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Retail Stocks Rise With Job Gains

Caché stock misses rally, takes hit on weak quarterly projections.

U.S. retail stocks rose 0.7 percent as the unemployment rate fell to a three-year low.

The S&P Retailing Industry Group rose 4.36 points to 672.80 as the Dow Jones Industrial Average gave back earlier gains and closed up 0.3 percent, or 34.79 points, to 13,610.15.

Shares of Avon Products Inc., rose 7.2 percent to $17.39 after the company said Andrea Jung would step down as executive chairman at the end of the year, completing the company’s leadership transition. Other gainers included Hot Topic Inc., up 1.9 percent to $9.22; Dillard’s Inc., 1.8 percent to $76.12, and G-III Apparel Group, 1.7 percent to $37.20.

Bucking the trend was Caché Inc., which fell 15.7 percent to $2.74 after the company said  third-quarter comparable-store sales fell 3 percent and that losses would fall to 39 cents to 41 cents a share, versus a loss of 14 cents a year ago. The specialty retailer also said it hired Berglass + Associates to look for someone to fill the role of president and chief merchandising officer.

The Labor Department said unemployment last month fell to 7.8 percent from 8.1 percent in August — the lowest level since January 2009.

Still, the job market remains weak. A separate survey from Labor showed the U.S. added 114,000 new jobs, whereas economists say about 150,000 new jobs need to be created each month to keep up with population growth.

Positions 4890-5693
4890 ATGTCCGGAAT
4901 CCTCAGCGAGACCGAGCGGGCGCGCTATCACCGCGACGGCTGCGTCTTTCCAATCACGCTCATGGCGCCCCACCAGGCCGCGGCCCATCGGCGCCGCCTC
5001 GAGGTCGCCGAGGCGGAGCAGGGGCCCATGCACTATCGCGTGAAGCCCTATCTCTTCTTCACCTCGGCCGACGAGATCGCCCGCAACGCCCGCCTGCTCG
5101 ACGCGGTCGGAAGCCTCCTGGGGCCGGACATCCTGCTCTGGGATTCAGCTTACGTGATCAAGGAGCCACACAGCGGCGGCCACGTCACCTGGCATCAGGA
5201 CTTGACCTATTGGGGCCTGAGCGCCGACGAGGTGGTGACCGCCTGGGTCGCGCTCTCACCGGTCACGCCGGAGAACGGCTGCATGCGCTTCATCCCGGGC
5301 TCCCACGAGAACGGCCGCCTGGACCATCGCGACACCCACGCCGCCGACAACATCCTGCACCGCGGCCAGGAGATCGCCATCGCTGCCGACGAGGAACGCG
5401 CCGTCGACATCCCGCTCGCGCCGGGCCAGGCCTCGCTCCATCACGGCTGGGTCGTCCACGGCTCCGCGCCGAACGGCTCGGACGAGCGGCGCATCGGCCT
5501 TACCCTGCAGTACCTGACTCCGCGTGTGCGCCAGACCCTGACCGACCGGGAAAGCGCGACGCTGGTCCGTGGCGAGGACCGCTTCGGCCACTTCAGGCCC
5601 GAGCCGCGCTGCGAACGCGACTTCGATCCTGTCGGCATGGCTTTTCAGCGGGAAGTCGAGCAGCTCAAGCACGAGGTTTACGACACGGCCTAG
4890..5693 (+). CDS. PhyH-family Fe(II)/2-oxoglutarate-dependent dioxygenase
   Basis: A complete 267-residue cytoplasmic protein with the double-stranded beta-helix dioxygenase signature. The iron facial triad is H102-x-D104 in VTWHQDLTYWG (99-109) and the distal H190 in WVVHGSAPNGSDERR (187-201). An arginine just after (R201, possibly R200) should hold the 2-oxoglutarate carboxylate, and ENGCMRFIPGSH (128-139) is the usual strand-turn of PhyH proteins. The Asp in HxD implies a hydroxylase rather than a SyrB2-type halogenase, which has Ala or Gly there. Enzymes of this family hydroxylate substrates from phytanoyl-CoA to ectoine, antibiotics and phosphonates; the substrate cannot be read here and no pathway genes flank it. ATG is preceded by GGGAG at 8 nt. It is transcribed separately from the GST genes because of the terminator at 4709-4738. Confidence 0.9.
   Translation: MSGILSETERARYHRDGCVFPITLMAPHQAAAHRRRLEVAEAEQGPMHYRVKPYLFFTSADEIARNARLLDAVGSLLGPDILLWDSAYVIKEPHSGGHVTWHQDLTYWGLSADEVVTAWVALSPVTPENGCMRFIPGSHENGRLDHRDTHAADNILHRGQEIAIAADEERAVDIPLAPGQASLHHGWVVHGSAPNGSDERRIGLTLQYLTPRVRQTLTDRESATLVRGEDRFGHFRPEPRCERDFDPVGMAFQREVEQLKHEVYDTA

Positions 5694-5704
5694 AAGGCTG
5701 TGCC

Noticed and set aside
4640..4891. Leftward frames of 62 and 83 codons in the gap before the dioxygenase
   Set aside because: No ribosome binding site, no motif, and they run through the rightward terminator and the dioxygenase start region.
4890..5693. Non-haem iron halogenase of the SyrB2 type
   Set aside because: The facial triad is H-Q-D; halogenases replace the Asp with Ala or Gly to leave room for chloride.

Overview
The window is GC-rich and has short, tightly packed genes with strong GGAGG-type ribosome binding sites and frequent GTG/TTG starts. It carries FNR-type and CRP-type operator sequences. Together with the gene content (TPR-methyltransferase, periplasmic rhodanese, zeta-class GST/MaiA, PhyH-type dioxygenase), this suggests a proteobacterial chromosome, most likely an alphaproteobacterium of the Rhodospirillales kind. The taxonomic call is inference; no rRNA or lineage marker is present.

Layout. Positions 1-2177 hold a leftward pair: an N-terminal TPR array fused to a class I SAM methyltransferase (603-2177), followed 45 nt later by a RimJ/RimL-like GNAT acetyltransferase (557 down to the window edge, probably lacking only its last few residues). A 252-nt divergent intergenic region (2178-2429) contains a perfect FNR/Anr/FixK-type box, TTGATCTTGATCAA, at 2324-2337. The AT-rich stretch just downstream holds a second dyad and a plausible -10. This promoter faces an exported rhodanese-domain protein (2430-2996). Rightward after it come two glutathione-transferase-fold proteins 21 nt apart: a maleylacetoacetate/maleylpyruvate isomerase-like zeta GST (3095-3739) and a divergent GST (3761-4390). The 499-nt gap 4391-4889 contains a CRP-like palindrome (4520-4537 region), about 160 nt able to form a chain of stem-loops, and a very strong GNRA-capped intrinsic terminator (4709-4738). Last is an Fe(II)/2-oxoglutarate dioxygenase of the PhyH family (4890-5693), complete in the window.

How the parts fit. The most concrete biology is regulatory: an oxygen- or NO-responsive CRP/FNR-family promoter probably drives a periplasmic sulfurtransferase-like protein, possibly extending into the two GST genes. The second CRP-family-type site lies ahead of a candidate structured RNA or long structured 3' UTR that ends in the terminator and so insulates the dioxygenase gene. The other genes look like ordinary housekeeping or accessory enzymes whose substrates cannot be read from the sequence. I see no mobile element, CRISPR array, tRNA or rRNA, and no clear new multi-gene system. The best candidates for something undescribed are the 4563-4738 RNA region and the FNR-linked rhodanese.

In Europe, markets were on the rise, boosted in part by the U.S. job gains.

The FTSE MIB in Milan rose 2.4 percent to 15,876.25, followed by the CAC 40 in Paris, which rose 1.6 percent to 3,457.04, and the DAX in Frankfurt, which climbed 1.3 percent to 7,397.87. The FTSE 100 gained 0.7 percent to 5,871.02.

Retail and luxury stocks were mostly up with the markets, with the day’s biggest gainers including Burberry Group, which was up 2.8 percent to 10.28 pounds; Hermès International, which climbed 3.1 percent to 218.60 euros, and LVMH Moët Hennessy Louis Vuitton, which climbed 1.5 percent to 122.10 euros.

Of the stocks that fell, Metro AG lost the most ground, sinking 9 percent to 21.46 euros, following a profit warning earlier in the day.

The euro traded at $1.30 against the dollar while the pound went for $1.61.